The Burlington Free Press from Burlington, Vermont on March 29, 1855 · Page 2
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The Burlington Free Press from Burlington, Vermont · Page 2

Burlington, Vermont
Issue Date:
Thursday, March 29, 1855
Page 2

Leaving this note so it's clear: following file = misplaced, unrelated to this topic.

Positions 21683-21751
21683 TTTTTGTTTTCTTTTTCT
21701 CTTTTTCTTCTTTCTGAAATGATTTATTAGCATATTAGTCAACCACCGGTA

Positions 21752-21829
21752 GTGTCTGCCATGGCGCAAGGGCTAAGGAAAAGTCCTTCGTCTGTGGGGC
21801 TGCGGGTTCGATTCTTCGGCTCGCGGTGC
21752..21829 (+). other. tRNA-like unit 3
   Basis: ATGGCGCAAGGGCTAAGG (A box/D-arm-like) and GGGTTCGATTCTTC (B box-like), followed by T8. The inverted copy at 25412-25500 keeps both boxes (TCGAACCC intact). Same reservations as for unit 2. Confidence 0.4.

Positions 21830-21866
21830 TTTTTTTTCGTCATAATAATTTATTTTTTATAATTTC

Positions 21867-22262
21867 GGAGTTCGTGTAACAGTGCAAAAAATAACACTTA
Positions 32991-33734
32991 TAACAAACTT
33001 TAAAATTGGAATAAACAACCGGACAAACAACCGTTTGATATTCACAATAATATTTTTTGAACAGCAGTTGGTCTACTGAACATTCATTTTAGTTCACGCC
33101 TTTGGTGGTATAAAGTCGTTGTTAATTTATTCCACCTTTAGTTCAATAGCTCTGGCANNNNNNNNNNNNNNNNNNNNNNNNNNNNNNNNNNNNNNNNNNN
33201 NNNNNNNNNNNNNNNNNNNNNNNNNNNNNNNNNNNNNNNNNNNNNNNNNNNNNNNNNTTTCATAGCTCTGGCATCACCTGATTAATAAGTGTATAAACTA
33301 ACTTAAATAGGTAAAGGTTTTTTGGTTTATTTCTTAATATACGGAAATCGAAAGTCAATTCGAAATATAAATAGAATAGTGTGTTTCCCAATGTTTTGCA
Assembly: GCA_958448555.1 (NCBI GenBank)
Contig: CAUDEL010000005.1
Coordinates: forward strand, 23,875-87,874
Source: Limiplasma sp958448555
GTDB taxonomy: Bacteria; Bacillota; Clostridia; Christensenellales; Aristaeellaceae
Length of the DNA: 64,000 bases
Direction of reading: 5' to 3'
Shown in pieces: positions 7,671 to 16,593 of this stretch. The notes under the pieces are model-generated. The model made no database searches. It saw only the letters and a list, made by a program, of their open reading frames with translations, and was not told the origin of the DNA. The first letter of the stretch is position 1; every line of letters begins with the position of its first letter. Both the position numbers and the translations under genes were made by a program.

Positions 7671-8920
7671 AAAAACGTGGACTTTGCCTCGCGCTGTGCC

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Heiw from Major Jack Downing. PRIVATE i)E3PATCHE3 TO GEN. MERGE. ) Jfot to U give up to Cangrtst if they call fir Aboard tbs Fillibuster schooner Two Pollies, oft tha Hole in the Wall , sat the mid. die of March, I forget thoday of the month, 1855. Dla Gnrc&u: We are senddin round here and holdin on to the i slack, waitin for jnore help to come op, and you may depend n't Cuba's got to take it. We don't never Kire np the sliip. A fast little clipper jest com along, going to Baltimore, and the kipper said he'd take my despatches to yon in three days. And you can send to me by tbe shipper your notions about things ; for W only going to stop long enough to wood Bp, and then ne'e comin strait back to jine as. He made me promise to hold on and not take Cuba till be come, for ho was very tamest to be in at the death. That Cuba's a fine country. We're been baring a glimpse at it once in awhile with our spy-glasses, through the hole in the alt" and round the corners, and it's raly a line country ; 'twould do your heart good to look at H. And you shall have a chance before long, for it's got to come down ; it's got ia nnekfo. and no mistake. I've got my COm- Mr. Buchanan and' Mr. Ma.nn and Mr Souley. And the nub of the whole thing is, we've got to take Cuba if we have the power ;' and I know we have, as Sally Giles said to her sweetheart. Says Sally, says she, 'youshant kiss me unless jrou are stronger that I am, and 1 know you lest before we come out I see by the papers that Louis Napoleon was a notion ot gom to the Crimea to see Sebastopol full ; and so i thought may be you might like to come out here and see us take Cuba. Now if you du, ieat aa.v the word, and tell me in vour letter what day you will be down on the pint of Jloraday, and I'll bear up witb the lwo follies and take you off. You mus n't feel hurt because I did n't come to Washington to see you beforo start-. ing on this cruise ; but the fact was I hadn't ' time, " Our country was in so much danger it wouldn't do to wait. Our Congress in Ostend went over the whole ground and examined it carefully, and come to the conclusion that it was neck or nothing with us. W rnust have Cuba or our whole country would go to rack and rum, and ' the Union can never enjoy reposo ner possess reliable security as long as Cuba is not embraced within its boundaries.' I tent you a despatch last fall about the duina of our Congress at Ostend, where we took up the affairs of England and France and Spain 5 but finally concluded we couldn't make anything out of that business yet, and should have to wait a little longer. Well, then them three S.'s Souley, Sickles and Sanders said there" was one thing we could ia ; we could take hold of that Cuba business and finish it up brown. And, for fear that Louis Napoleon might have epics round us there at Ostend, we concluded it was best to , hitch a little further off. So we went over ' to Ax-le-Shapple and finished up the business. The upshot was, we concluded we would have Cuba by book or by crook ; and that Mr. Souley should go right back to Old Spain and tell the Queen so. If she'd a mind to rive it up quietly and make no fuss about it, he might promise to give her somethin pretty handsome in the way of money ; we didn't are nothin about that, as we've got plenty of money to home. If she refused and told Mr. Souley to mind his own business, and we shouldn't have Cuba no how, then we told him he mustn't be mealy-mouthed, nor mince matters, but pick a quarrel the best way he could and clear out. Well, Mr. Souley went back to Madrid with a stiff upper lip and begun to dicker with ' the Queen's spokesman for a bargain, some-thin in this way : ' Soviet. Oh, now I think of it, there's that little Island of Cuba over there near our .... coast; we'd like to have that little island, if it's all the same to you. I spose you've no objections ; it isn't the least use in the world to you, and it might bo some little account to us. So, if you say so, we'll jest mark Cuba down on the map of the United States. Spokesman. Not by a jug full, Mr. Souley. Cuba is the must valuable patch of ground we've got. Cant spare it no how. SoPtKT. Ob, consensu ; it's no income at all to you, and nothin but a bill of expense. It's so near to us we might look alter and inav be make suinethiti out of it ; but it's no more nse to you than the tilth wheel of a coach. 1 guess we'll consider it ours. Spokesman. 1 guess you wont. 1 tell you we cant spare Cuba no bow. It's the pride of the Spanish kingdom and the gem of the ijueen s crown. Soclsy. Well, but, my dear sir, we would sot mind paying you quite. a handsome sum for it; a hundred millions, if you say so. We wont scrimp about the price. Spokesman. There is no price to it. Carry your hundred millions to some other market if you want to buy honor with it. I tell you the honor of Old Spain has no price. Soctir. But, my dear sir, you don't consider what a wonderful deal ot help a million would be to you, You must remember you are getting a good deal behindhand. You've no income hardly and you are a good deal in debt. Only look at it ; a hundred millions will enable you to pay off your debts, and auks internal improvements, and build railroads and telegraphs all over the country, so j Mac you can spruce up ana live comioriaoie and get ahead in the world. Say the word and the hundred millions is yours. Spokesman. Oiler your bundred millions to some beggar who wants it. The ancient and proud kingdom of Spain is no beggar, sir. I'll thank you sir, not to insult me. SocutT. i dou't intend any insult, sir ; but I'll bo frank and plain with you. Tbe fact is we must have that island. It is absolutely necessary for the safety and welfare of the United States. Our country can't get along without it. w Spokesman. That's your look out, not 'nine. , - Sotjur. Well how. Mr. Spokesman, vou . snow your people out there in Cuba have for a long time been insulting our loiits, search-lag their tsssels, and Iking into their j THE DAILY FREE steamers, and sometimes ketcbing our people and shooting 'em or putting 'em n dungeons. There's a long account of these things that you must settle right up, pint blank, or suffer the consequences. There's three hundred thousand dollars you've got to pay for stopping the steamer Black Warrior and a great many other things as bad as that. These matters have got to be settled right up, or Cuba's got to stand in the gap. SPOKESMAN. Van t ueip wai. i you ve got any accounts to settle we'll leave it out to a third party to say how we shall settle. We don t owe you a cent ior ambck if ur- ... , a J 1 rior. sue Drone our laws ana we uueu uer six thousand dollars ; and then we give back the fine after all. when we might kept the vessel. And you are so ungrateful as not to thank us tor it. Souuv. I won't stan this foolery no Ion ger. Leave it out ! No, we know how to settle our own business best. Now. sir, you've got to settle all accounts right up, and fix things about Cuba so we shant never have any more trouDie, or eise give us up tne island to manaee in our own way. .now, i m agoin to give you jest two week to think of this Business ana give me your answer ; onu if it isn't settled by that time I shall clear out and go borne, and then you'll hear thvn tier-, uoou dv. sir. That Sonley's a smart feller, Gineral. He talked right np to em, and was n't afeared. well, ne waited tin tne two weeks was out, and no answer did n't come : and then he slat round and picked up his clothes, and locked up his trunks, and cleared out. Then he come over where we had been waiting for him and told us how the business stood. He said old Soain refused to eive up Cuba and refused to settle, and he had got the quarrel in such a shape now that we could carry it on any way to suit ourselves. Ana now, said Mr. souley. wnat's to be done next ? Wal, says I, Mr. Souley, you've only jest got to look at tne instructions drawn up dv our congress at JW-ie-Miappie, and signed bv vou and Mr. Buchanan and Mr. Mason. and you'll see the course is marked out as plain as a o o. Jest open tbe dockyment and react : Cuba is as neeeasary to the North American Republic as any of its present members.' ' The Union can never enjoy repose nor possess reliable security as long as Cuba is not embraced within its boundaries. r" But if Spain, deaf to the voice of her own interest, and actuated by stubborn pride and a false sense of honor, should refuse to sell Cuba to the United States,' What then! Self-preservation is the first law of nature with Mates as wen as witn individuals.' Matters and thines beintr thus and so : 'then, by every law, human and divine, we shall be justified in wresting Cuba from Spain, if we possess the power. There, says 1, there's your chart, as plain as the nose on a man's face ; and all we've fot to do is to go ahead. So we alt put our eads together to draw up a plan of the campaign, and we was n't long about it. It was finally concluded that Sanders should go and stir up the Southern division, headquarters New Orleans ; Sickles should take charge of the Centre wing, headquarters at Washington, and a branch at New York ; and I should bo as fast as nossible ' down East.' headauar- ters Downingville, and fit out a naval force that would put Cuba through. And here 1 am, Gineral, and you may depend on't the work s got to Do done. But now I must ask you, Gineral, what in thunder Mr. Marcy means by backin' and fillin' so. I have jest got some of the latest JNew York papers by an outer-bound vessel and one of tne first things I see is Mr. Mar- ey's letter to Mr. Souley, dated 13th of No vember, and it is so full of milk and water it makes me fairly sick. I was always a little afraid Marcv was an old fogy, but ! did think be had a little more oack-Done than be shows in this letter. He's no christian, and he's violated the Scripter, for he has put his hand to the plough and looked back He seems now to be for smoothing over matters ; thinks may be our country could manage some bow or other to get along without Cuba ; don't know but what old Spain means to do the thing that's about right after all; better dicker a little longer witb her in a friendly kindot way; Better not ao anytmnc to at- front her : keen things Quiet till Spain gets in the right mood, and then, if she wont sell us uuoa, perhaps sne u settle ana pay up. Now, 111 tell you what 'tis Gineral, oar Euron Cabinet don't swallow no such milk and water stuff as that. What's cot into Mr. Marcv 1 Last year he told Mr. Souley to de mand three hundred thousand dollars for the Black Warrior, right down on the nail, and not to parley about it. But now he quivers and shakes one way and 'totner like a leaf in the wind. I'm afraid Mr. Marcy is getting oia. ana mere s poor unoie iosnua, post master of Downingville, I bnd he s eettioe old and tiresum, to. When I got home to Downingville and told the family I was going to fit out the Two Pollies and be off the next day to take Cuba, Uncle Joshua was struck all of a heap. Says he, Major, I beg of you not to go into any of that bill blistering business ; it's next akin to piracy; and ther the neutrality laws dead again you, too.' Oh no," says I, 'Uncle Joshua, I ain't go ing to undertake any ot your low niuouster-ine : I'm only jest going out to take Cuba man-faBhion, because our country can't get along without it, and self-preservation you know is tbe first law of nater, and because old Spain keeps insulting of us and won't pay up But don't you see, Major," says Uncle Joshua, 'if you go to take Cuba, you are ma- king war upon Spain ; and you can't do that according to tbe constitution. aoDoayin this country has any power to make war but Congress.' 'But you're mistaken there, Uncle Joshua.' says i. inane Air. roix niane war upon Mexico V No. by no means,' said Uncle Joshua. 'If you will look back and read the dockyment of them days, you will find it reads, Where-as war exists between this country and Mexico.' You see that war come itself. But you have no right to make war upon Spain or Cuba unless you get your authority from Congress.' I PRESS, BURLINGTON, MARCH 29, 1855. , nncle, Ikave got my authority from Coninresi tllh vi si sovi Wft'naa it would be in the papers, and 1 should a seen it.' ,, But I don't mean your lazy via rogy con gress to Washington,' sayi I ; 'i mean our Eorup Congress . . - And then i took tne aoeajiueu u. j gHJket and showed it to him, signed by Mr. uchanan, and Mr. Mason, and Mr. Souley. At first he was thunderstruck, and couldn't say nothin. Then he fell back on to the con- suiuuon agin, last m v " " "i " said he did'nt believe our Congress over there in Europ was constitutional. Then he reached np to the shelf and took down the old eon- . . ? 1 t V. .AiwfAi las then that Gineral Jackson sent him more than twentv year sso. and ho put on his specta cles and looked it all over from beginning to end, and said he could'nt bnd notlua anout " . t . . anv Coni? ress in EurOD. But if vou call vour meeting over there in Europ a Congress,' says he, '1 should like to know wnere you nna your autnonijr m me Constitution to make war upon Spain or to eo fillibusterin about Cuba Why, uncie josnua, says i, -we uuu it m mat clause wnere says mne me ryw tibihtv' ' There !' said Cousin Sargeant Joel, who had been listening all the time without say-in a word : 'there, uncle.' says he, 'I knew you would find the authority in the Constitu tion somewhere. That's one of the amend meats to the constitution that was added by Gineral Jackson, you know, and therefore it must be right.' . Then Sargent Joel turned to me, and says he( 'Major, I've been round and notified the whole company of the Downingville militia, and they are all ready, armed and equipped as the law directs, and will all be aboard tomorrow at ten o'clock. They are full of grit, and ready to swallow Cuba alive.' I hain't got near through my story, Gineral, for i wanted to tell you more about fit ting out tbe xwo rouies, ana aDout tne crew, ana the sogers, and the marines and the boss-marines, and the viee, but I shan't have room in this despatch, and the little clipper that's waitin for me to finish writin, has got a smart wind and wants to be off. If I don't see you standin on the pint of Floriday as we go by, I shall take it tor granted that you bave concluded not to go out to see us take Cuba ; but if I see a man standin there and swingin his hat, I shall know its you, and we'll bear rigbt up with tbe lwo Follies and take you 1 remain your old friend, and Minister-Gineral at large, and Bear-Commidore of the fillibuster-fleet, Major Jack Downing. EEJmljj xtt Pms. NOTICE. Transient advertisers ordering advertisements to be inserted for a period not exceeding six DATS, must invariably pay for them is advance, to secure their insertion. THURSDAY EVENING, MARCH 29, 1855. The Tote for Council of Censors. Perfect order prevailed at the polls yesterday, and the election passed off quietly for Burlington. Apparently the excitement was not so intense as it has been at several Presidential elections within our memory, and consequently the vote thrown falls below the full strength of the town by some six hundred votes or so. The so called Know-Nothing ticket has an average majority of 27. The following is the vote : John S. Robinson, 84 Daniel Kellogg, 94 Silas H. Hodges, 93 Andrew Tracy, 93 Horace Eaton, 94 Wa. Hebard, 93 Geo. P. Marsh, 90 Lucius B. Peck, 93 Bliss N. Davis, 83 Worthington Smith, 93 Samuel A. Willard, 92 Edward B. Sawyer, 83 Abraham Harding, 84 James M. Slade, 120 John W. Vail, 119 David Fish, 127 Chas. S. Dana, 120 David Hibbard, 118 Wm. C. Wilson, H8 Thomas Gleed, 119 John B. Hutchinson, 119 Nathaniel P. Nelson, 119 Evelyn Pierpont, 119 Wm. W. Wells, 119 Lafayette Ward, 119 Thomas F. Hammond, 119 Giles Harrington, 8 W. H. II Bingham, 7 Hiland Hall, 5 Erastus Fairbanks, 5 Elijah Cleveland, 2 Wm. C. Bradley, 2 George W. Benedict, 2 Nathan Smilie, 2 In addition to tbe above the following per sons received one vote each ; Carlos Coolidge, L. C. Kellogg, Samuel Adams, Edward Kirkland, Samuel S. Phelps Portus Baxter, A. L. Miner, David Hiblard. Julius Converse, Levi Underwood, Norman Williams, James Davis, Charles Davis, Edw. C. Cahoon, John N. P;omeroy, William Hey. wood, Jr. Lutp v. Jr"oiond, Samuel Swift, Edmund Weston, John Sawyer, Lawrence Brainard, W. Hibbard, A. S. Keyes, Wm. C. j says I. 'what more ao you wani ; w . ... l n ianlavad Kittredge, F. B. Redlield, James II. Piatt, Jr. JohnSoragen, L. E. Chittenden, Mrs. E. L. Nichols, Bristol Bill, Salmon Wires. W. 0 Shaw. Prosper Blackman, Albert Pierce, L. B. Englesby, James 1. Cutler, Louis De Goesbriand, Chauncey Goodrich. In Colchester, 42 Know-Nothing tickets were voted entire. The names on the other ticket vary from 5 to 9 votes api ;ce. al tering 12. la Essex 86 Know-Xotuing tickets were voted, and 29 " Liberal" tickets. From the rest of the State we have no re turns. It will not be surprising u " oas proves to have carried the day throughout the State, with next to nobody in the field against him. Fire District No. I. According to notice, a special meeting of Fire District No. 1, was held in the Town Hall this day. The District voted to raise by tax on the Grand List, five hundred dol lars in aid of the Fire Department for this year that tbe Fire Companies should be uni formed that as inhabitants of the town, the right to use the water from the pipes of the Burlington Aqueduct Company, as given by its Charter, shall be made available and a Committee was appointed to make report of plan and estimates for so doing, to an ad journed meeting. M. L. Church, S. E. How ard and Warren Puttee, were appointed said Committee. Tbe meeting was adjourned to Saturday, April 14th, at 2 P. M. Is it to be Peace or War t We find in the full detail of the Atlantic's news, little eaon to suppose that the death of Nicholas will bring peace to Europe. Kos- suth, in an interesting letter to the N. Y Times, says that peace is possible if England and France are such fools as to grant to Rus sia the opening of the Bosphorus and the Dardanelles ; but that no peace which shall in the slightest degree interfere with the hereditary policy of Russia, aiming at free access to the Mediterranean, can be nego tiated, whoever sits on the throne of the Czar Another correspondent of the Times has information from an official source that in the interview between Lord Clarendon and Louis Napoleon at Boulogne it was settled that there should be no peace until after tbe capture of Sebastopol . Society Election. At the semi-Annual Election, holden March 28th, the University Institute made choice of the following officers for the ensuing term : H. HENRY POWERS, President, Henry C. Town, Vice-President, Romeo B. Perry, Secretary, RoLtm M. Richmond, Treasurer. Ignorance of Learned Scholars. A correspondent of the Boston Transcript has discovered the following curious bits of information in the Geography of Murray, S.E., assistod by Profs. Wallace and Jameson of the University of Glasgow, andMr.Swain son, F.JI.S., and F.L.S., published ia Edin burgh. "1 he United States territory is separated from Canada by the St. Lawrence River." (p. 1337.) "New England, now the most flourishing nf the St lev jt-n 1997 8 "The President continues in office four years, and may be re-elected. But this has not taken place with any except Washington " (p 1338.) " "The general aspect of the Eastern States is that of an unbounded forest." (p. 1340.) "The rivers running across the Eastern States have been united at different points, and it is expected that a continued interior line from North to South, will be ultimately formed." (Tho writer is speaking of canals. p. "Dr. Franklin once, on a journey, judged it wise to bear upon his person a label, ex pressing nis name, his business, whence he came ano wmuier he was going." (p. 1343 ) "There are twenty-live colleges and seven- ly-iour academies, under the patronage of tne general legislature, and a national uni versity has been planned." (a. 1344 t "Boston, the capital of Massachusetts, of me waie oj mw nngiana. and, until latelv. . uu uz.u.c vmua, ia uuiu ona peninsula. "East Boston, where all the Auxin ried on, consists of a number of narrow streets "New Hampshire, stretching sth f,. Massachusetts, occupies a very great part of the surface of Nrcv Entfl,,n,i " j ' State, "nothing is more common than to see a grandmother nt fortv. and tha daughter are often suckling children at the sometime! ! !" (p. I.347.1 A Fable Bv Lamh n r children," said an old rat to his young ones, " the infirmities of age are pressing so heavilv fu .o .iia. i uuvu ueitTiiiiiica to ueaicate the remainder of my days to mortification and penance, in a narrow and lonely hole which I have lately discovered ; but let me not interfere with your enjoyments. Youth is the Season for pleasure ; be happy, therefore, and only obey my last injunction, never come near me in my retreat. God bless you all !" Deeply affected, sniveling audibly, ind wiping his paternal eyes with his tail, the old rat withdrew, and was seen no more lor several days, when his vountrpnt dnmrhforJ moved rather with filial affection than by that curiosity whiih has been attributed to the sex, stole to his cell of mortification, which turned out to bo a hole, made by his own teeth, in an enormous Cheshire cheese !" Trouble between the I'opeandtheCovciu. uieut of Sardinia. Genoa, FeUuary 22, 1855. The controversy between the government of Sardinia and the Holy N.-e approaches a crisis. The Bull adopted in secret consistuiy on the 22d ult. denouncing tne ministerial bill before Parliament to regulateor suppress the monasteries and other close eccl'isifistical corporations and establishments in the km. Join, has only served to esaspercte tne puoue spirit. Its language is exceedingly off.-nive, and its tone that o: arother age : so much so that the government at Turin deemed it politic to encourage its publication by the press throughout the kingdom, well assured thut intelligent readers would thus be led to seriuus reflection on the datigor of the ntus!) jf ecclesiastical power. At the 6ame time an order was i'.;ed interdicting any attempt on the put of tho priesthood to "introduce the question into tho pulpits, with a view to prejudice the devout by an appeal to superstition. The magistrates of the several departments are required to arrest any attempt to prejudice the people in this way against the government, and the principle of free discussion in Parliament. Circulars to this effect have been widely published, concurrently with the libellous Bull, which threatens excommunication agaiinst all persons, in or out of office, who ia any way aid or promote the so-called "unholy measura," which is also declared to be null and of no effect if it should be adopted by the government ! and this in tho 19th century ! M. D'Azeglio, late Prime Minister, and now a Senator, who is aesniled in the Bull with peculiar bitterness for his efforts to relieve the country from the domination of Rome, has replied through tho press,, in an admirable article, worthy of the head and heart of the first writer and most honored patriot of modern Italy. He shows conclusively that tho condition and influence of the numerous institutions refered to in the bill are decidedly adverse to the prosperity of the country, the well being of the people, the progress of intelligence, and the safety of' the free constitution of the state. This you may well imagine, when I add that they number 477, and include among their inmates and dependants about 10,000 priests and monks of various orders all of whom live without work, and at the public expense, in one shape or another. To a man they are hostile to the present free constitution, and together of course exercise a vast influence over the ignorant and superstitious classes of the country. There is no doubt that the bill will pass both Houses by commanding majorities. Cor. Newark Aduertiser. Hard Times Amoxo Stock. Owing to the drouth of last summer, and the severity of the past winter, hay and all kinds of fodder are scarce throughout the country. In northern Ohio, it is said that many farmers are buying corn shipped from the south and west by railroad, to help them to keep their stock through. Some are obliged to " browse ;" the hay being all consumed. One farmer in Montville, Geauga Co., has lost 23 head of cattle in a short while; and a large number of persons are losing more or less stock. In Bristol, Trumbull Co., one farmer had lost 25 cattle and more or less are dying in every town in the country. A farmer in Windsor, Ashtabula Co., who has a large stock, has lost the whole of them. K?"Rara Avis. We cut the following from a country exchange. The bird referred to most be one of Signor Blitz's: "The scoundrel who took the canary with a pug nose, red face, and a light overcoat, is requested to return it immediately to 28 Willow street, as the bird is a valuable one, from whom no questions will be asked. In Shelburrw, tho 25th inst.,of Consumption, Carwe L., wifo of A. II. Lewis, and daughter of Lyman and Laara Thayer, aged 24 years. She died in tho triumph of faith. YOUXG MENS DEBATING SOCIETY. Rsv. HENRY WARD BEECHER, Of Brooklyn, WILEYXVrv AnnrTt8,Sooiet-7 on TCESDA V VI .v liA IMJ, A PIUL 3d, at the TOWN HALL, at?,PS;? 61 6i P- Lccture wiUcommenc. atFUIKLKR45nCenh!0bebadJ at NICHOLS' and Sih.8 Boek-. -t the door. dCAwl SPRING GOODS Just Received at Lyman's. NEW SPRING STYLE DE LAINES AND PRINTS GOIVG CHEAP AT THE CORNER STORE. March 27. 1855. dlwtf union ZL lVm-fir. P0bRnfIjE.tIii,8-lpring,a3 D3KaI' a' tbis well-ee1.enktrcV:fabh9hmeUt' 6 d. FIUJIT AND ORNAMENTAL TREES SHRUBS AND PLANTS, of every description, including all tho choica tws of tho Apple Pear, Plum. Cherry, OrXXt Asparagu?, 4c . 4c 4c tsr 111 of phnbl. tli etc JSimerifa for tho Sprinir of 1884. with a ue of plement Sun- govern the (nl thi. s'r.-i which will rCcemrtAofGUES.forwa',le3'to 611 Wr. on receipt of one postage-stnaip. rl " Address, tw, v.. BATTET, Agent. March Sums. ' ee'enue AAmlm "nsn